‘Actually I am no different from a silkworm, we are equals.’
Born 1945, Shanghai. Lives and works in Zhejiang Province.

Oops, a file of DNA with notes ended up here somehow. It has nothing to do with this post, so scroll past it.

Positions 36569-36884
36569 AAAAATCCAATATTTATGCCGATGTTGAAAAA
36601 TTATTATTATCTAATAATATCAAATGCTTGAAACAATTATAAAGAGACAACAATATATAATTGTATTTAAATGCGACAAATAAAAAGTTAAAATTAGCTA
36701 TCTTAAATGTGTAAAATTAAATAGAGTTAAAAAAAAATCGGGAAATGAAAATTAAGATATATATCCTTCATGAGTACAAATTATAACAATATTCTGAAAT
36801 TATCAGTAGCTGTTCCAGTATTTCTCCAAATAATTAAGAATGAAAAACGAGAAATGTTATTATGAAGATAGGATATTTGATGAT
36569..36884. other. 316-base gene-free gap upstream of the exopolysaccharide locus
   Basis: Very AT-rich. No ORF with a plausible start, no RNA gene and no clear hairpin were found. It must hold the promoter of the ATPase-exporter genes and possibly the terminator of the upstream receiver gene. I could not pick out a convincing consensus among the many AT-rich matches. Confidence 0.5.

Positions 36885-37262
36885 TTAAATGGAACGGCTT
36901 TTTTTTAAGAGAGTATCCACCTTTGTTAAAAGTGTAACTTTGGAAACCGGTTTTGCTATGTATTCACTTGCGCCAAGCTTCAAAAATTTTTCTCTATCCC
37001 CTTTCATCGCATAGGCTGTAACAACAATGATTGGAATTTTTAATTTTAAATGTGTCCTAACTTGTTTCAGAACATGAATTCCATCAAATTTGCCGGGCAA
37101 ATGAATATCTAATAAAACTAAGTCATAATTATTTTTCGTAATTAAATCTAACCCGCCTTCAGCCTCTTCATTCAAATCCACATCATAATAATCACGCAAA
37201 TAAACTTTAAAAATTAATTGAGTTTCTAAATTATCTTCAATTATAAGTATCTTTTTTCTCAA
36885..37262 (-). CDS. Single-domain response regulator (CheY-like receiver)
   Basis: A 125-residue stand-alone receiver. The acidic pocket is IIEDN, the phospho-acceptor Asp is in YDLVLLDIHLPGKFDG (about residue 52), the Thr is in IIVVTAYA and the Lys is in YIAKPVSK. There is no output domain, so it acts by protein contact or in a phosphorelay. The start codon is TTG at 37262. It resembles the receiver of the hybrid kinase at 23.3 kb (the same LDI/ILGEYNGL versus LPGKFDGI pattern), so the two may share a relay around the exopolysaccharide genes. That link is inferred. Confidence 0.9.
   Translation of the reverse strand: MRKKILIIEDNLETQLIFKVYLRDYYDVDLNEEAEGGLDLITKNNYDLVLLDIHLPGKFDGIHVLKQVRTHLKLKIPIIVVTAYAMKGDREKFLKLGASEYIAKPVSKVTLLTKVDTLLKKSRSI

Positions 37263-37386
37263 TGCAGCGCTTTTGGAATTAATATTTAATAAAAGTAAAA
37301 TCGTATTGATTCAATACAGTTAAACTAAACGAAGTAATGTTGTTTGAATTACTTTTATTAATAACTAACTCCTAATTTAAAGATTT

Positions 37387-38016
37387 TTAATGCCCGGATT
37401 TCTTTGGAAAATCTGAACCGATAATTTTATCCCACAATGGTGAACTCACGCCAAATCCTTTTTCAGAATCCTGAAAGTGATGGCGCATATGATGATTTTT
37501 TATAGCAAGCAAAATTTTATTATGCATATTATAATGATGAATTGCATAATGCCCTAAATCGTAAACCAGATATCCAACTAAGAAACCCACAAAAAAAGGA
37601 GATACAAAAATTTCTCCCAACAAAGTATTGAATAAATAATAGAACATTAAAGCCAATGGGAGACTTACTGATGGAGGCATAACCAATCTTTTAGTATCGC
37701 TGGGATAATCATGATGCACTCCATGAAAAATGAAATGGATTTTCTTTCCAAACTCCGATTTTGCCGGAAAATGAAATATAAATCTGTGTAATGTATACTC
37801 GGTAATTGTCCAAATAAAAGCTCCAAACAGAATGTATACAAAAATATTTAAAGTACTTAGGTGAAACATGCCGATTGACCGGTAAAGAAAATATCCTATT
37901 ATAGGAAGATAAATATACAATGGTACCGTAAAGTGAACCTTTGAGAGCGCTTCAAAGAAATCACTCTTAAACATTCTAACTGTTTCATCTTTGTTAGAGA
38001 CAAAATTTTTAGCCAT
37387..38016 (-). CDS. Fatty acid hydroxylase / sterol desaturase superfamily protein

Liang Shaoji studied soft sculpture from the influential Bulgarian teacher and textile artist, Maryn Varbanov, at the China Academy of Art in Hangzhou. Liang has been at the forefront of interdisciplinary creation, straddling art and biology, installation and sculpture, new media and textile art. His chosen medium is the silkworm and its life cycle; he uses their silken webs as wrappings, to render ordinary things into mysterious shrouded forms. Liang Shaoji has lived on Tiantai Mountain in Zhejiang Province for more than 25 years. ‘Tiantai’ means ‘heavenly terrace’: the mountain has been home to Daoist and Buddhist teachers and their temples since ancient times. Since moving to the mountain Liang’s work has focused on the interconnectedness of everything in the natural world. He has developed a unique process, raising countless generations of silkworms to enshroud all manner of humble objects with their web-like silken threads. In Chinese, the words for ‘silk’ and ‘poem’ sound similar, as do ‘silkworm’ and ‘Zen’. Liang’s silkworms eat their mulberry leaves, create their soft cocoons that envelop discarded everyday objects, and lay their eggs, living and dying in an endless cycle. Cocoon Bottle and Dagoba are not unlike a sutra, a paean of praise to creation; they are also a celebration of those time-honoured materials of Chinese creativity, silk and porcelain.